One of the reasons many sexual assault survivors don’t come forward is because doing so involves telling a traumatic story over and over again, so most of them figure they have a better chance of being able to move on with their lives if they just don’t say anything about it. However, sometimes the men are in fact falsely accused and this also has a traumatic and life-altering impact on them. These two factors are now causing more libel suits to be filed by male students who allege that they have falsely accused as a way to restore their reputations and good name. The filing of such suits does have an impact on women coming forward to report sexual harassment and rape. Women who do come forward often have to endure threats, harassment, and people showing more compassion for their assailant than for them, since his life has allegedly been ruined by her accusations. Now men and women are finding that they have to face another layer in campus sexual assault claims…

Anti-SLAPP

The morning of May 7, the Cal Supremes will hear arguments in two anti-SLAPP cases:Wilson v. Cable News Network, S239686(B264944; 6 Cal.App.5th 822)  Petition for review after the Court of Appeal reversed an order granting a special motion to strike in a civil action. This case presents the following issue:  In deciding whether an employee’s claims for discrimination, retaliation, wrongful termination, and defamation arise from protected activity for purposes of a special motion to strike (Code of Civ. Proc., § 425.16), what is the relevance of an allegation that the employer acted with a discriminatory or retaliatory motive?    Monster Energy Co. v. Schechter, S251392(E066267; 26 Cal.App.5th 54)  Petition for review after the Court of Appeal affirmed in part and reversed in part an order granting in part and denying in part a special motion to strike. The court limited review to the following issues:  (1) When a settlement…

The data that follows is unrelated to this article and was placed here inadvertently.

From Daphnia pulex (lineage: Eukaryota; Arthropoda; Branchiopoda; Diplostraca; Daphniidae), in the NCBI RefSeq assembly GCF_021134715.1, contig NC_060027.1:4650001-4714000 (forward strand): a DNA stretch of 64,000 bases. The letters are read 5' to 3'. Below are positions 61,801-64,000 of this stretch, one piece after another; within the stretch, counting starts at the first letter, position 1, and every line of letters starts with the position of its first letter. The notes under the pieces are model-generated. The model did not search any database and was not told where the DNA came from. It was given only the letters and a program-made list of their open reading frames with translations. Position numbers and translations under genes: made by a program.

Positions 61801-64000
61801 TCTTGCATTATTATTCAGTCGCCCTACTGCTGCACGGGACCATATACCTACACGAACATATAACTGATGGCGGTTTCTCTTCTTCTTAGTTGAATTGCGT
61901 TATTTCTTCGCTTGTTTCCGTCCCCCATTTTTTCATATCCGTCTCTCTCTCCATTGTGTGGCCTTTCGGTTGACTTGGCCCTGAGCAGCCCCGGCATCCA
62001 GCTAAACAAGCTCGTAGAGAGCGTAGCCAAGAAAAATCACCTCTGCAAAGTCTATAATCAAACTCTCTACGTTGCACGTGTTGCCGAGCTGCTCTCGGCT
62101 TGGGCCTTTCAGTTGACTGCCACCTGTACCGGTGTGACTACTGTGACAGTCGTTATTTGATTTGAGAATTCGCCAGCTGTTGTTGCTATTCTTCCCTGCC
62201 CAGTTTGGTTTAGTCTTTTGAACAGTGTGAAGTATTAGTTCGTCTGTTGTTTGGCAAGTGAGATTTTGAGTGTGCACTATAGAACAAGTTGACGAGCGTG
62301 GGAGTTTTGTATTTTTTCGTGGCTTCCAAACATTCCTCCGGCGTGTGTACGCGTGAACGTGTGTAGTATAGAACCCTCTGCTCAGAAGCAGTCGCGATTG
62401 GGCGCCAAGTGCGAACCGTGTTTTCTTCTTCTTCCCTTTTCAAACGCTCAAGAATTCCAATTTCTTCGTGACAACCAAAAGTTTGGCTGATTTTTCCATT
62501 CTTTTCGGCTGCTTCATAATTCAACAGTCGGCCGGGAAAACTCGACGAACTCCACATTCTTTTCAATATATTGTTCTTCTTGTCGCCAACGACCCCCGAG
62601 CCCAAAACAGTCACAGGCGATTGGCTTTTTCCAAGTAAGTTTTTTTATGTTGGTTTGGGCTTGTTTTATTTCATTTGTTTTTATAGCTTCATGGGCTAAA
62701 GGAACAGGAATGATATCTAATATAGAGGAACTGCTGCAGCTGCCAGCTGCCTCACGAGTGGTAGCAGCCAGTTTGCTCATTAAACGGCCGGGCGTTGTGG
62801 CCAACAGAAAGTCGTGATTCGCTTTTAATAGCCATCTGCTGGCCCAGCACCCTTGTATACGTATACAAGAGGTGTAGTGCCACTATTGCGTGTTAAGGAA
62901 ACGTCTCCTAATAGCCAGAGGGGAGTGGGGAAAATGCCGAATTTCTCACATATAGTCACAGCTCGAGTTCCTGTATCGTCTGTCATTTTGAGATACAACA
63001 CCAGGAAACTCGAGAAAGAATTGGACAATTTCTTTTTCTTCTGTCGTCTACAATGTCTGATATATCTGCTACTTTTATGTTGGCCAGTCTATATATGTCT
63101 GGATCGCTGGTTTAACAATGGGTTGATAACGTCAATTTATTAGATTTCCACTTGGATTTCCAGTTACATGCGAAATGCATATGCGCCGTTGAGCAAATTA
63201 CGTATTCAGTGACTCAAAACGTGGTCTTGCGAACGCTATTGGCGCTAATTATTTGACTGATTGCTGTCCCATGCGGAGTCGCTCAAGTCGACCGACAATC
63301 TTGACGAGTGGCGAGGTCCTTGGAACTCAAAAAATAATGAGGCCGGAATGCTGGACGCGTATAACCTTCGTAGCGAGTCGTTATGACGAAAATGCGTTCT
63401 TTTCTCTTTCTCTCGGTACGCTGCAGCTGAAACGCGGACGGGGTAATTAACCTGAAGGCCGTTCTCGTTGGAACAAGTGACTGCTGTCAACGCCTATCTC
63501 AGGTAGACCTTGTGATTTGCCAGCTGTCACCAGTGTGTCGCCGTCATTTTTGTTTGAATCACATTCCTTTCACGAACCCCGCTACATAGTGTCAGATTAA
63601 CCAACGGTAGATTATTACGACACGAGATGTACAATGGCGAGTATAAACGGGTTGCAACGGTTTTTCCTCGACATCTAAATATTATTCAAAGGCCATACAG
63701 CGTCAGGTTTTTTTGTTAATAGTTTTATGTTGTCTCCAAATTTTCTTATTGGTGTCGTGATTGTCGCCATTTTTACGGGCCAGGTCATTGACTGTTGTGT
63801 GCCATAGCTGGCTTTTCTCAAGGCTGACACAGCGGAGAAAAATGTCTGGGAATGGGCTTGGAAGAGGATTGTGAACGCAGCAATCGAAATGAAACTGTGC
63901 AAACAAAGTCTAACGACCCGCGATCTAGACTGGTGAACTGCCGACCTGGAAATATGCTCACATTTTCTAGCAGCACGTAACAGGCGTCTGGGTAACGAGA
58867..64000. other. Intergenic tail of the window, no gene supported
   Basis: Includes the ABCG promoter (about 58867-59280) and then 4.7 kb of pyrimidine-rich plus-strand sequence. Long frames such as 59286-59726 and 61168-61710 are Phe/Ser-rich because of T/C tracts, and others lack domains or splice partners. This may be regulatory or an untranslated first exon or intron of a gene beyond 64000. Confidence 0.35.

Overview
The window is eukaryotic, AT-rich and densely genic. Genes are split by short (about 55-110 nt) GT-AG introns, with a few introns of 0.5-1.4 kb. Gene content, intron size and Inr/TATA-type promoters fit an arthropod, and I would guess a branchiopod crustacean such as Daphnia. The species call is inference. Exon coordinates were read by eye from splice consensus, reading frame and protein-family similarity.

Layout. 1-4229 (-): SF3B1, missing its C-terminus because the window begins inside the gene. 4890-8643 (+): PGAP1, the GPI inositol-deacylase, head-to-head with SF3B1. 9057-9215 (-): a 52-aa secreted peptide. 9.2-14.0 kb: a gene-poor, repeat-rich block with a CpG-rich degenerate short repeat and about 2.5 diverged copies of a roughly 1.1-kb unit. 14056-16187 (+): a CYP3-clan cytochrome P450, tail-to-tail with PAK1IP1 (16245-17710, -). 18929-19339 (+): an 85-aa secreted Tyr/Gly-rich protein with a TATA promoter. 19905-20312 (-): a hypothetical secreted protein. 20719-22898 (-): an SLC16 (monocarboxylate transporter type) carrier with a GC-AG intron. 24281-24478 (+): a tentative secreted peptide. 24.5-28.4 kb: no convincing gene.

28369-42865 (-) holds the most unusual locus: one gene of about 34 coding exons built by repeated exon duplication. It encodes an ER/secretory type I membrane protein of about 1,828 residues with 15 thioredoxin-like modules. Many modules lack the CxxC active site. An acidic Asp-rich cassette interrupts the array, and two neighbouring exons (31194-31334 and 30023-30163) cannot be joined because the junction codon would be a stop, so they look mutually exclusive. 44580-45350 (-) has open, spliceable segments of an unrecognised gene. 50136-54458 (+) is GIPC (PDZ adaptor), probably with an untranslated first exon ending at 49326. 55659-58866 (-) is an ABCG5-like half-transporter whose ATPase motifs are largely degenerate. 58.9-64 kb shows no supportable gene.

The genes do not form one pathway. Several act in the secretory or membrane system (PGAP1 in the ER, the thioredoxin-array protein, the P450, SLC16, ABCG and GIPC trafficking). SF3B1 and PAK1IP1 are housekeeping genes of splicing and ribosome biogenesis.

News You Can Use Digest – April 19, 2019 - April 18, 2019 - Jim Sedor
      Federal: Analysis: The many reasons to run for president when you probably don’t stand a chanceMSN – Matt Flegenheimer (New York Times) | Published: 4/14/2019 Presidential primaries tend to produce one nominee but many winners. Beyond the long-shot candidates effectively auditioning for cabinet positions or building a profile (and donor base) for future races, there are prospective books to sell and television contracts to sign, corporate boards to join, and paid speeches to make. Any setback is temporary. “There’s just absolutely no downside and only upside,” Republican strategist Antonia Ferrier said of quixotic presidential runs. “It is an industry of self-promotion. What better way to self-promote than run for president?” Mueller Whacks Trump with Evidence of ObstructionPolitico – Josh Gerstein and Darren Samuelsohn | Published: 4/18/2019 Special counsel Robert Mueller’s…
When California congressman Devin Nunes, a public figure, decided to file a pair of defamation lawsuits against Twitter (based in California), The McClatchy Company (based in California), and others, why do you suppose he selected Virginia as his forum of choice? One popular theory is that Virginia’s anti-SLAPP laws are much weaker than those in California and many other states. In fact, some Virginia courts aren’t so sure Virginia’s law can even be characterized accurately an an “anti-SLAPP statute,” given that the phrase is not found anywhere in the statute itself and the law does not expressly authorize any special motion designed to suspend discovery and cut the litigation short absent an evidentiary showing by the plaintiff. Like traditional anti-SLAPP statutes, Virginia’s immunity statute applies to defamation claims based solely on statements regarding matters of public concern that would be protected under the First Amendment to the…
How Defamation Law Can Affect Sexual Harassment Claims in New York - April 16, 2019 - Phillips & Associates